Wiggin’s performance on the bike and his commendable sportsmen like qualities have won him a legion of fans over the last few weeks; the French media have even nicknamed him ‘Le gentleman’. Wiggo and his famous ‘sideburns’ have just a few weeks to recuperate before the start of the London 2012 Olympics, where he will be partake in the road racing event.
Thursday, 19th Jul 2012
Justin Thomas has spent the last 35 years working as a music photographer, documenting some of the industry's finest and most influential artists through his intimate behind the scenes portraits and captured moments of on-stage theatrics. This Friday sees the opening of When You Hear the Music, Trouble Disappear, an exclusive solo exhibition held at West London's Graffik Gallery that highlights some of the photographer's most iconic images. We caught up with Justin ahead of the show's opening to talk about his methods, most memorable images and the shots that got away...
What draws you to photographing musicians?
I’m drawn to bands who move. I’m looking for that moment when Bob Marley flicks his head back and all his locks flail out like tendrils, when the stooping KEEF brings down his arm or Wilko Johnson does the splits in mid-air with his Strat pointing straight out like a machine gun.
Bob Marley at the Crystal Palace Bowl, June 7th, 1980
It's a challenge, and when all the elements that make a good photo come together at the same time, composition, exposure and capturing THE moment, it’s extremely satisfying, especially if you have captured it exclusively - a unique image, yours. There's a lot of luck involved in 'live' photography, 9 times out of ten you'll misfire, but digital cameras give you the freedom to shoot at will, which was a luxury I never had when I was starting out - I didn't even have a motordrive. I think that enhanced my sense of anticipation. Photographing musicians, is, like most other forms of photography, about pushing your finger down a fraction of a second before you think 'it' is going to happen. It’s about anticipation...if you've seen the picture already, you've missed it.
Is there one shot that has particular meaning to you, or you would describe as your best work?
I particularly like the Stevie Wonder, Marvin Gaye and Diana Ross frame. I had been very moved when Stevie came back for the 2nd part of his 3 hour Wembley show after the interval.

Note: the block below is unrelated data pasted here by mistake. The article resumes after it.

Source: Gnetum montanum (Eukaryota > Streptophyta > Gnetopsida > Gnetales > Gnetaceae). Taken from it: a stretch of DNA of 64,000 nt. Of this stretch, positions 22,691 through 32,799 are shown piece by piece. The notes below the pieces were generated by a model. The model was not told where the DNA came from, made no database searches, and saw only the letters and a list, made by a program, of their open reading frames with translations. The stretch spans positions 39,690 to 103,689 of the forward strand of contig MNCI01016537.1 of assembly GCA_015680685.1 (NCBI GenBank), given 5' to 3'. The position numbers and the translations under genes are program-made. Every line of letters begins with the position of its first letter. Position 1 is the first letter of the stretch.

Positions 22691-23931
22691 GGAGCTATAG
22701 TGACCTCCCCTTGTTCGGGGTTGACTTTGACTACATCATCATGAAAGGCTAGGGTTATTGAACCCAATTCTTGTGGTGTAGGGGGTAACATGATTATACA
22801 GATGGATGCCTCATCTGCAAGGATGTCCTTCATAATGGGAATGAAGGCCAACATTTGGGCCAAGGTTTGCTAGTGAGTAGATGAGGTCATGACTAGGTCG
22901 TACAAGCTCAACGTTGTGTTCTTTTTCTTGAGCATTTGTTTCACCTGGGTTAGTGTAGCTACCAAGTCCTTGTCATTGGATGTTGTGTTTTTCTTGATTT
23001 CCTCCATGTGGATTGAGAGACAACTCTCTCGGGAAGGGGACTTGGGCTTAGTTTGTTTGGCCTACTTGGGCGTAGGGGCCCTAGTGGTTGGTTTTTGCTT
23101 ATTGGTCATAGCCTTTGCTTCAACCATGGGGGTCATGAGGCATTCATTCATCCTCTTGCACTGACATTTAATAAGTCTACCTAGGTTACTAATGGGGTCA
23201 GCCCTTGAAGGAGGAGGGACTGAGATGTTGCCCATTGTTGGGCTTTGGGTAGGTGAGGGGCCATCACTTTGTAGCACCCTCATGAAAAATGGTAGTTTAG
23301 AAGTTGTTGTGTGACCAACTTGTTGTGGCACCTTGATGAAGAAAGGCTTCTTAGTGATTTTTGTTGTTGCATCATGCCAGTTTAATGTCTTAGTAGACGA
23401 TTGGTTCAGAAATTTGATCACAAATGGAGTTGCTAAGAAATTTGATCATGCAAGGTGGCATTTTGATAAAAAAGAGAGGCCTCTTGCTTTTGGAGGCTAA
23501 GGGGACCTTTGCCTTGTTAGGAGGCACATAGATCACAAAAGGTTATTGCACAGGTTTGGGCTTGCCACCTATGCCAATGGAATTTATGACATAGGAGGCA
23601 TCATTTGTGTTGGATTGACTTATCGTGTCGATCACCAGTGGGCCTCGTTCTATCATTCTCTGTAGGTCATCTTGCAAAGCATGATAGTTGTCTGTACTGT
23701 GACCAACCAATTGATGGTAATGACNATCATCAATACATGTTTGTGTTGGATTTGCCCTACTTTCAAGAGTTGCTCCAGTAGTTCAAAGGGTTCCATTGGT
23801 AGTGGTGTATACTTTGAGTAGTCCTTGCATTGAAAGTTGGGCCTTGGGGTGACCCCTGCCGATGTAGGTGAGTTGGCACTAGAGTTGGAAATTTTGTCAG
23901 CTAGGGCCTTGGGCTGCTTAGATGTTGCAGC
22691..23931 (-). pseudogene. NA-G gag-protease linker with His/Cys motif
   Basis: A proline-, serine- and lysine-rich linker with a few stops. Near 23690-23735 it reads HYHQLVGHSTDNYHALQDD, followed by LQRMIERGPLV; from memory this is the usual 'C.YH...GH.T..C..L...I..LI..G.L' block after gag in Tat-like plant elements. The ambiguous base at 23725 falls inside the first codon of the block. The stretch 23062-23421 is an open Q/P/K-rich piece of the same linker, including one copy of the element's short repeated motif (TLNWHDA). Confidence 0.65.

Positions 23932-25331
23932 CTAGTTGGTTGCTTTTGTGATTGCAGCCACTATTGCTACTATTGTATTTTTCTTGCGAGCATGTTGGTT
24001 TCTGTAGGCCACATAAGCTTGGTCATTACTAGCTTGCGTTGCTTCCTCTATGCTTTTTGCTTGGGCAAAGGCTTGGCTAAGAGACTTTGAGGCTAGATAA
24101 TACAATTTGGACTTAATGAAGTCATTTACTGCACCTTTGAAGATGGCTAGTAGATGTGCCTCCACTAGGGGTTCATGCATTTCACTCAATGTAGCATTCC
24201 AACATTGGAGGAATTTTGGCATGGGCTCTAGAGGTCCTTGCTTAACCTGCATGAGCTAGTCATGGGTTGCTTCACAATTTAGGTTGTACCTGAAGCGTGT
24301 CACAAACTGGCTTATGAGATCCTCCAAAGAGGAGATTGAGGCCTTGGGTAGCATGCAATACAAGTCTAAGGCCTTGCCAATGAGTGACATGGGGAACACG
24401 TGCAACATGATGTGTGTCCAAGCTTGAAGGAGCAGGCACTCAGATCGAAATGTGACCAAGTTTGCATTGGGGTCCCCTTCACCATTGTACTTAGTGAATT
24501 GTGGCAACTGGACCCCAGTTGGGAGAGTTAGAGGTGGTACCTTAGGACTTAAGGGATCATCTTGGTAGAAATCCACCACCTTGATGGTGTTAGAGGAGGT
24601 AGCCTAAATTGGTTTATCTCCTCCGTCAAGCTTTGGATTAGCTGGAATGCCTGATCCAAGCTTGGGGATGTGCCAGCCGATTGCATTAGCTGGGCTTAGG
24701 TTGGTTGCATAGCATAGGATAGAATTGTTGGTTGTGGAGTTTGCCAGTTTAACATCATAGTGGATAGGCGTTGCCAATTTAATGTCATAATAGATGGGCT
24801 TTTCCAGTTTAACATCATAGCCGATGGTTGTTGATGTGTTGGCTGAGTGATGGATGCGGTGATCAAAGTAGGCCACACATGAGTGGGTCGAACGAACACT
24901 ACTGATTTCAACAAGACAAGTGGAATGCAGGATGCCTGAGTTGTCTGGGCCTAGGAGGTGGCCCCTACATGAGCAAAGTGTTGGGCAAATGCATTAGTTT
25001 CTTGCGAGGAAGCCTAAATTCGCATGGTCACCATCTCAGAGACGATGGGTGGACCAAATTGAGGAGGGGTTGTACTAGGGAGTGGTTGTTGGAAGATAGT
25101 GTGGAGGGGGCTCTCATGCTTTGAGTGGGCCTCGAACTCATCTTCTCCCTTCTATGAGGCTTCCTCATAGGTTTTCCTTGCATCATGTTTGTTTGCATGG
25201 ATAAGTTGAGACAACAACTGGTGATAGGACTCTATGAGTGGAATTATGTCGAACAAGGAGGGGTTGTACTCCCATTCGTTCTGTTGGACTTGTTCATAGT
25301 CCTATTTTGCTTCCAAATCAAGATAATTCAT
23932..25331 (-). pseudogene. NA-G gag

He was led to the lip of the stage, and then left on his own. He was using his feet to balance, half on, half off the stage, while he rocked his body to the sound of his harmonica. There were moments when he was so involved in his music that his upper body was almost parallel to the stage, so much so that I thought he might fall on my head. It was very endearing watching him, knowing that he might fall 12 feet down. He looked very vulnerable in his ecstasy.
Diana Ross, Marvin Gaye & Stevie Wonder at Wembley Stadium, 7th September 1980
On the final encore he brought on Marvin and Diana, and it brought tears of joy to my eyes. Motown, was, without a shadow of a doubt, the greatest label of all time-joy unlimited, and here were the Kings and Queen. The only thing that might have topped it would’ve been if Aretha had popped up on harmonies. I love the composition and Marvin in the middle, pin sharp; smiling sweetly...can I get a witness?!
Has there ever been a moment where you’ve missed what could have been an iconic shot?
It was about 1978 and I’d been in North London to shoot George Thorogood and the Destroyers and they’d put on such a blinding show that I used up all my film.
It was a bad mistake.
Me and my mate decided to go down the Music Machine to catch the end of Link Wray and Robert Gordon's set - two fabulous gigs in one night! At the end, my mate went backstage to shake their hands, but took ages. I went to see what was keeping him and the first person I bumped into was Sid Vicious. I couldn’t believe I had no film left, at which point my mate elbows me in the ribs and goes, ‘It gets worse, look who’s just walked in behind you’ – and when I turned around there was Bob Dylan himself! The king of punk and America’s greatest singer-songwriter together in this tiny little room in Camden Town – can you imagine how many copies of that shot I could’ve sold? One good thing did come out of it though, and that was noticing just how small Dylan actually is. I mean, this bloke is a hero of mine, always has been, but he’s just a little fella. That moment really helped me with my approach to the job after that because I realised that no matter how big the stars look on screen or on stage, they’re just flesh and blood...'just like everybody else'
The Jam at Towhouse Studio, Shepherds Bush, 1979
What’s the most difficult factor when photographing live music?
There are loads of difficult factors involved in shooting live photography - having flagons of piss thrown at you by bored audience members at heavy metal concerts like Castle Donnington spring to mind. I was the house photographer at Brixton Academy for 10 years, and it would not be uncommon to have a full pint of beer come flying over into the photo pit and exploding all over your camera; at other times it might be somebody's foot kicking into your head on the way back into the mosh pit.
When I started out doing punk bands, I’d run my hand through my hair on leaving the venue and it would be coated in spit.
The Specials at The Hope & Anchor, Islington, 1979
Is there one musician you haven’t shot, who you’d like to?
There are many artists I wished I’d photographed, but THE one, was the greatest performer and guitarist of all time, Jimi Hendrix. I wanted to go to The Isle of Wight festival when I was 14, but my mum wouldn't let me. No-one has or ever will come near. I went to see Jeff Buckley as a punter once at The Astoria and was completely blown away by the way he turned the place into a church...a very spiritual occasion...but in a way I’m glad I didn't take pictures 'cos I appreciated his performance so much more. When you are taking photos you don't notice the performance so much 'cos you are concentrating on getting 'THE' shot.
'When You Hear the Music,Trouble Disappear' is open 20th July - 18th August 2012 at Graffik Gallery, 284 Portobello Road, London, W10 5TE
All images courtesy of Justin Thomas/Graffik Gallery.